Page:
Businesses are embracing technological innovation, and most don't see cyber risk as a barrier. But assessment of new technology cyber risk is not as rigorous and continual as it should be. The number of internet connected devices is estimated to be 75 billion by 2025. As the world moves closer to an "Internet of Everything", the amount and variety of digital assets that are stored, processed, and shared by enterprises rises.
Even traditional sectors such as manufacturing expect almost 50% of the products they develop to be "smart" or "connected" in some way by 2020, opening up new revenue streams in data-driven services.
Supply Chain Risk
In increasingly interdependent digital supply chains, cyber risk needs to be a collective responsibility. In a world of hyper-connected supply chains, there is a critical need for trust among partners; a lack of trust risks impeding business performance and innovation.
Every business needs to understand, have confidence in, and play a role in the integrity and security of the components and software of its digital supply chains. The concept of "technological social responsibility" — the recognition and acknowledgement by each company of its role and cybersecurity obligations within the supply chain — is on the agenda for many industry leaders.
But while many companies recognise the potential risks their supply chain partners may pose to their own cyber posture, most don't fully appreciate the risk in reverse.
Regulations and legislation
In recent years, regulators globally have enacted numerous measures to hold corporations and executives more directly accountable for ensuring effective cybersecurity and for keeping customers' data safe. Many of these regulations and legal frameworks require a greater degree of transparency from companies at all levels of their data handling activities, and in their cyber risk management readiness.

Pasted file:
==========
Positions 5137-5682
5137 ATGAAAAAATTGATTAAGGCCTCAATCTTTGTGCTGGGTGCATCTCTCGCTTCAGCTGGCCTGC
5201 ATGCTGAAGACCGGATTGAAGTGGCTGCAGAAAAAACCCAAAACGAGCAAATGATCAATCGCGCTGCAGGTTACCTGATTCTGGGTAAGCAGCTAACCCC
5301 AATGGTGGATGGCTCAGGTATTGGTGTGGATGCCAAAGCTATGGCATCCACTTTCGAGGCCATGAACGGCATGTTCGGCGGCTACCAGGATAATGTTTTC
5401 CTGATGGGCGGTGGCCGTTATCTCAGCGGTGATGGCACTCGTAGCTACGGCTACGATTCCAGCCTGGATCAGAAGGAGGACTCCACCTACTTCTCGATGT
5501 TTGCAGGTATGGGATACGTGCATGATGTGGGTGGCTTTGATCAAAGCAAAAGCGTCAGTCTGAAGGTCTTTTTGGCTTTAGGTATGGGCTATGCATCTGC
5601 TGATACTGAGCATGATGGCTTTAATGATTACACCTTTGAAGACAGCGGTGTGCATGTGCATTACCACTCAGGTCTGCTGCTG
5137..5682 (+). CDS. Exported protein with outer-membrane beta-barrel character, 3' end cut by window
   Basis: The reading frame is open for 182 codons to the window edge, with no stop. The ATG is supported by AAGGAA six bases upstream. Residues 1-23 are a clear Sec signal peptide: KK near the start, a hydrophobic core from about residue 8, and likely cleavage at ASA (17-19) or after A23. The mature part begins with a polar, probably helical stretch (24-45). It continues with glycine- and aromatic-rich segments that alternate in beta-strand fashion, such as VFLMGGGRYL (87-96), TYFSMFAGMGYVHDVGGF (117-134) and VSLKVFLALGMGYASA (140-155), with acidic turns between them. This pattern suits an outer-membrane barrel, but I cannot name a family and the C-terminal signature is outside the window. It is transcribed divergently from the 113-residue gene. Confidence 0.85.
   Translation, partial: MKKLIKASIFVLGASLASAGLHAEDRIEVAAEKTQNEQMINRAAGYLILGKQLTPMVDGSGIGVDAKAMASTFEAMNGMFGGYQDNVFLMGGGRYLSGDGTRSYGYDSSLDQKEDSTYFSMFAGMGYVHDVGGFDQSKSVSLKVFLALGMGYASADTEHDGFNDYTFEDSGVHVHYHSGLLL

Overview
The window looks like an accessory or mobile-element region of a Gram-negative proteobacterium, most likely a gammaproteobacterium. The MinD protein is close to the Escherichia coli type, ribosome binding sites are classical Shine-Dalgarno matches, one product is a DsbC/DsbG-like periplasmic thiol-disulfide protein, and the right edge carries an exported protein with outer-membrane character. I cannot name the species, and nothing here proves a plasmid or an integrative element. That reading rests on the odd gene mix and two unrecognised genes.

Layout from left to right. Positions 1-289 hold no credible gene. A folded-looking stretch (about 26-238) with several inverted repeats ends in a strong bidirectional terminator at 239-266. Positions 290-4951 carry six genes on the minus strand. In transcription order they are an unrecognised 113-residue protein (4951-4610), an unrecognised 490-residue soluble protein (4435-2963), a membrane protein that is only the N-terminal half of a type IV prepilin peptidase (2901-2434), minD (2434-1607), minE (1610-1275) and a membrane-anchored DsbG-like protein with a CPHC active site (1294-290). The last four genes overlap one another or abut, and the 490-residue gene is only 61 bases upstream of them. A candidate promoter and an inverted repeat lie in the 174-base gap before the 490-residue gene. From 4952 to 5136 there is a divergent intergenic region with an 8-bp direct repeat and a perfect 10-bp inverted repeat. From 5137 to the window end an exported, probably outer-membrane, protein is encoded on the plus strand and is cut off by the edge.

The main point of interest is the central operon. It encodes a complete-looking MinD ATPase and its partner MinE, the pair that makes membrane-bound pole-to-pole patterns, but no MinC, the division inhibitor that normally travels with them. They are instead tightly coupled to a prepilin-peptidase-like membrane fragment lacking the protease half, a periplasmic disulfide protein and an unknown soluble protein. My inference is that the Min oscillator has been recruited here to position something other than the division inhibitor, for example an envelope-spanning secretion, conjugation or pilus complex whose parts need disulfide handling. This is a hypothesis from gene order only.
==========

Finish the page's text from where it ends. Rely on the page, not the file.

According to the survey, government laws and regulations are less effective in helping businesses improve their cybersecurity posture compared to 'soft' voluntary industry standards and guidance.
Effective cyber risk management requires quantitative risk expression. Although more businesses measure their cyber risks economically, there's a long way to go for all businesses to embrace this best practice, and then to apply that quantified measurement to drive sound cyber risk investment decisions.
Investments in cybersecurity technology are rising quickly and far outpacing spending on cyber insurance. The global cyber insurance market as measured by gross written premiums is forecast to be just under $8 billion by 2020, compared to a $124 billion global cybersecurity market.
Many companies focus their cyber risk management strategy on prevention by investing in technological frontline cyber defences. Meanwhile, spending on other tools and resources for cyber risk management, such as cyber insurance or event response training, remains a fraction of the technology budget.
This suggests that many businesses continue to believe they can eliminate or manage their cyber risk primarily through technology, rather than through a comprehensive range of planning, transfer, and response measures.
Best practice calls not for parity of spending, but an investment strategy that, reflecting a company's unique risk profile and appetite, leverages the complementary roles of technology and insurance to deter cyber-attacks where possible and transfer the risk of those that cannot be prevented. However, the emphasis on cybersecurity spending and technology over other measures reveals that many businesses have not yet embraced this truth.
Ownership of Cyber Governance
Despite cyber risk being ranked as a high priority, governance and ownership of it generally does not align with that ranking. Those who should be focused on cybersecurity are not, IT and information security roles continue to be seen as the primary owners of cyber risk management.
Businesses must build cyber resilience, approaching cyber risk as a critical threat that, with vigilance and application of best practices, can be managed confidently.